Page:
To beat Republican tax changes, $54M Seattle Asian Art Museum upgrade deal can move forward

In a rush against time and the looming Republican evisceration of federal tax credits, the City of Seattle will enter into a 55-year lease for the continued operation of the Seattle Asian Art Museum and an agreement that paves the way for a needed $54 million upgrade of the 84-year-old building its calls home in Volunteer Park. The agreement will come even as the City Council parks committee shepherding the agreement is asking for more from the deal.

Park committee chair Debora Juarez outlined the next steps in the long process to move ahead on construction in a meeting Thursday as the clock ticks before the likely expiration of some $6 million in Historic Rehabilitation Tax Credit officials expect to utilize on the project. In the “ratify and confirm” procedure, the city will move ahead of the lease to beat the December 31st deadline — but Juarez and other members of the committee say they want to see much more from the Seattle Art Museum’s end of the agreement.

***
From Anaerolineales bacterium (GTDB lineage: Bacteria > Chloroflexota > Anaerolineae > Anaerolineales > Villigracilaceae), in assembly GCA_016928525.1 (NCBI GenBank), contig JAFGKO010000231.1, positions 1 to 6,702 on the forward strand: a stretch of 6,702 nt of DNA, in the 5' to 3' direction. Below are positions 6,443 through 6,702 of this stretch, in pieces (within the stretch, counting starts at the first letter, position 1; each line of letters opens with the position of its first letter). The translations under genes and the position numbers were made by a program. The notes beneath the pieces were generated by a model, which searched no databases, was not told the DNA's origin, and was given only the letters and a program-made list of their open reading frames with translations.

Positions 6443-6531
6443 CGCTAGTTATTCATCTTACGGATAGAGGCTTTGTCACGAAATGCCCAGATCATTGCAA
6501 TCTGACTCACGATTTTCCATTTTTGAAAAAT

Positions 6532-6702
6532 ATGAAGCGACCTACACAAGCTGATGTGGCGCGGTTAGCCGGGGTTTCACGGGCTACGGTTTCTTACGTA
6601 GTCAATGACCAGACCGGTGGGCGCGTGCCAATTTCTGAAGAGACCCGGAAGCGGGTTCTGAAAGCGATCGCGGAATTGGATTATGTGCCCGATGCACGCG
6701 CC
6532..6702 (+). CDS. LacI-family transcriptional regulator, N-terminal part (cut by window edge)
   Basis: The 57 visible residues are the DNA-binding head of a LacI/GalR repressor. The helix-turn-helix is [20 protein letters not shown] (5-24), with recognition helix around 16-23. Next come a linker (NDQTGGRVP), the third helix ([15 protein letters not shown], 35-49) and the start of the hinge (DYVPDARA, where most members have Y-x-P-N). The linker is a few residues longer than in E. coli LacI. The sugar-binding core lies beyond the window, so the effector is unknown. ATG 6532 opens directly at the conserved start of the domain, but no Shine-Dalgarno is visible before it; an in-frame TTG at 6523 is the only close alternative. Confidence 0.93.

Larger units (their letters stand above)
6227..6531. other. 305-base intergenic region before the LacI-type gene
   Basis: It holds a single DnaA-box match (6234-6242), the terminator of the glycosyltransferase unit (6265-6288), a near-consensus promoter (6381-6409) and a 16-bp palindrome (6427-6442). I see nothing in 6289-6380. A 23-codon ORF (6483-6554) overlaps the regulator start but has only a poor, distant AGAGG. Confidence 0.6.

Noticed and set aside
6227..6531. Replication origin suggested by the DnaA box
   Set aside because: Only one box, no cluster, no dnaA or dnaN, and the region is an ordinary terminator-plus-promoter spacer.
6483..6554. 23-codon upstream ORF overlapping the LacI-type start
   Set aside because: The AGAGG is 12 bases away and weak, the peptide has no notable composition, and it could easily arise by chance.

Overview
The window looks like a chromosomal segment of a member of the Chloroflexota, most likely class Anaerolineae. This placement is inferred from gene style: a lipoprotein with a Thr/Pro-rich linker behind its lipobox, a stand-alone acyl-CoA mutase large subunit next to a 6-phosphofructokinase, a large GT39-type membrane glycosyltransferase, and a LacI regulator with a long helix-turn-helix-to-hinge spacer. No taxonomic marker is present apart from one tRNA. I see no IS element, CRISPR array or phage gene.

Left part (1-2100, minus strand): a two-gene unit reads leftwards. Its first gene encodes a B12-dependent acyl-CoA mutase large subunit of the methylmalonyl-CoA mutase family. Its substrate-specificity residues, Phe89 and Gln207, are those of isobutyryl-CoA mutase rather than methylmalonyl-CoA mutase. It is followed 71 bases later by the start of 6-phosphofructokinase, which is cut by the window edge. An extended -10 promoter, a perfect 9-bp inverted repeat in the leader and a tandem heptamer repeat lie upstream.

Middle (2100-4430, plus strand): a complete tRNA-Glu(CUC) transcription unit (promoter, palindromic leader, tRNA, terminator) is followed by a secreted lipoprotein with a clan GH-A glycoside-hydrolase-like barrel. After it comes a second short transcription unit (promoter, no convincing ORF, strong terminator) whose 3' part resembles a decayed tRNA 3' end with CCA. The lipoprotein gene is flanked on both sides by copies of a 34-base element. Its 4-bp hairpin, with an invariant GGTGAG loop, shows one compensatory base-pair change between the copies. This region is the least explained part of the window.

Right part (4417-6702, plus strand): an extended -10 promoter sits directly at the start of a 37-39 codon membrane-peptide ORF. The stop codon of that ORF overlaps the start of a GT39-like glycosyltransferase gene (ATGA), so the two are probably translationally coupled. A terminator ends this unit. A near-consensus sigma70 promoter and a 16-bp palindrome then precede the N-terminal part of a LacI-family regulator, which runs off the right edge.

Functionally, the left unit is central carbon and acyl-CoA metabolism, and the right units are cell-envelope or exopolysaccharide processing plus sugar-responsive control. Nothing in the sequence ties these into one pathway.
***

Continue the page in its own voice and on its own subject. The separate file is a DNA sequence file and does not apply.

“It’s not that I’m not in your corner, I just want it to be done right,” Juarez told museum and city officials Thursday.


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Though public comment on the legislation to ultimately authorize the agreement was dominated by neighbors from the Protect Volunteer Park speaking against the SAAM project and expansion, Juarez and City Council President Bruce Harrell said they support the plan but want to see better documented and more quantified public benefits. After Protect Volunteer Park speakers questioned whether the building should be continued to be used as a home for the museum at all, Harrell said he believes the around $20 million in city money earmarked for the project will ultimately be a good investment in an environment where schools continue to cut arts education.

Financial terms of the lease agreement lay out an escalating payment plan.